19 responses to “Agapetes miniata (tentative)”

  1. Bob Wilson

    Thanks for that explanation of miniata. I am growing Castilleja miniata, which has a distinctive deep rose-red flower color as compared to the scarlet of many other paintbrush species. I always appreciate learning more about the names of our plants.

  2. Nadia

    how interesting!

  3. Meyer Mary

    Thank you for that wonderful picture. The detail of the flower is amazing. Very beautiful.

  4. Chris

    Daniel, excellent scientific taxonomic musing. Enjoyable to read and ponder about. And superb photo! Photographically yours.

  5. Ron Rabideau

    Why not ask Steve Hootmann at the RSBG? He is an Agapetes fanatic and probably collected that plant!
    Ron Rabideau

  6. Steve Hootman

    Hi Daniel,

    Nice entry. I collected this plant in NE India as an unknown species. Once it flowered I was able to key it directly to miniata. It matches the description almost perfectly if you consider that very little material exists and that the Ericaceae keys in general in FoC are very far from accurate. Not sure what you call the color in your image but I can tell you that if the plant is grown outside, the color is much darker and more intense as is always the case when comparing with things grown under glass. I have observed and collected Agapetes in the wild for many years and none of them really match the descriptions in FoC (every time anyway). In other words, I am very confident in my identification. You are correct, it is definitely not burmanica (which I have also seen but do not grow) which leaves only miniata (and it pretty closely matches the description in leaf and flower shape and size other than the zig-zagging which I am pretty sure is just a miss on their part) or it is a species nova. I know you sort of have to but I always recommend not putting too much faith into keys (sounds loony I know but I have been keying plants for 35 years and you get a bit jaded, as my mentor once told me “they just write that stuff”.)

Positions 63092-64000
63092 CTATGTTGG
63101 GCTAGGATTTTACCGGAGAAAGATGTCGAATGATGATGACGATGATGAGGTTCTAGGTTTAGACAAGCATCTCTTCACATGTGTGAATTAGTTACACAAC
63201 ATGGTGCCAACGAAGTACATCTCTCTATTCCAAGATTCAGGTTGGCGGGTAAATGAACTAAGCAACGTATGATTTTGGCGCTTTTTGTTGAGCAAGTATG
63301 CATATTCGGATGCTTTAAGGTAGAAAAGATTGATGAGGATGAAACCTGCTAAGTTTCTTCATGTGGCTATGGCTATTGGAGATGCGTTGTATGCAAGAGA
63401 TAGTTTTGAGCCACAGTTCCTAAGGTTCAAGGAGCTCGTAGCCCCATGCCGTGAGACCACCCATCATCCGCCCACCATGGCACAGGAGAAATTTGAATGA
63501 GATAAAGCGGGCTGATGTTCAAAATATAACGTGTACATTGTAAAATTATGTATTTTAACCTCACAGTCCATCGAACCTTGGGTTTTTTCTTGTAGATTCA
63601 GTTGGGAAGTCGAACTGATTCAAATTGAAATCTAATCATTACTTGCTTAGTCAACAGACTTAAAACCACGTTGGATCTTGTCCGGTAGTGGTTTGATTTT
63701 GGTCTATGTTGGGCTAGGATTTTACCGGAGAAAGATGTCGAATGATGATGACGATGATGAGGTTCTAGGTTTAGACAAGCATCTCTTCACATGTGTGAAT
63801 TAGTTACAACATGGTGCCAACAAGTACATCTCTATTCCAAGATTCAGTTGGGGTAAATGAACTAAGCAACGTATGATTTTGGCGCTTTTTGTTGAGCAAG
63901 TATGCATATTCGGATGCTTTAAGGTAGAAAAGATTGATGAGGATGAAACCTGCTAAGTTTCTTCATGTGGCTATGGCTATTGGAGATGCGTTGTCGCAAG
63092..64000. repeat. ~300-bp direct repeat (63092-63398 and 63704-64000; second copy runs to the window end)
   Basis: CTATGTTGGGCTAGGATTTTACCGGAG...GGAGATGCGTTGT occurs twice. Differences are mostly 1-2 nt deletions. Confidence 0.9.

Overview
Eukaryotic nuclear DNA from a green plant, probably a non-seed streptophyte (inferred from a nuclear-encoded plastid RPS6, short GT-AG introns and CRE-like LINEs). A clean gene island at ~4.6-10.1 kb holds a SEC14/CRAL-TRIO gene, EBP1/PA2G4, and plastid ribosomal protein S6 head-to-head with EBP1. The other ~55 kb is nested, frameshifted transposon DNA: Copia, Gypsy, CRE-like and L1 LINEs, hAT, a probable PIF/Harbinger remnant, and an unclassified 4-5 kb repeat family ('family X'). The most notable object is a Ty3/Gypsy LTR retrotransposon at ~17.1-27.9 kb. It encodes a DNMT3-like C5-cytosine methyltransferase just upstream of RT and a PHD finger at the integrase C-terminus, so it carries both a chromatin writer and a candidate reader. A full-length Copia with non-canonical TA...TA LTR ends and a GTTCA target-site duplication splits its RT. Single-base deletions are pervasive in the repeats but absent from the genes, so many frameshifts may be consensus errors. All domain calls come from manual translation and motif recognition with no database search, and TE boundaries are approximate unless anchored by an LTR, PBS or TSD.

Keep up the good work,

    Steve Hootman

    1. Pat Collins

      In “The Flora of British India” Vol III (1882), we have “Order LXXXI Vacciniaceæ” by C.B. Clarke, who remarks of Agapetes miniata
      “Corolla slightly wider in the middle, vermilion (Griffith), no transverse bars visible in the dried plants nor suggested in Griffith’s picture;”
      Other dried examples clearly kept their stripes, such as Agapetes parishii:
      “Corolla cylindric, slightly campanulate upwards, bright red, transverse bars very obscure in the dried examples;”
      https://www.biodiversitylibrary.org/page/37403726#page/453/mode/1up

      Here we see Griffith’s original drawing:
      https://www.biodiversitylibrary.org/page/42087882#page/313/mode/1up
      The photograph above does not seem to have the tiny teeth on the edges of the leaves.

      Although those flowers are not perfectly miniaceous in hue, I think the descriptions may be helpful from the first reports of the plant.

      For Ceratostema miniatum Griff. in 1854 we have the simple description of “Corolla miniata”.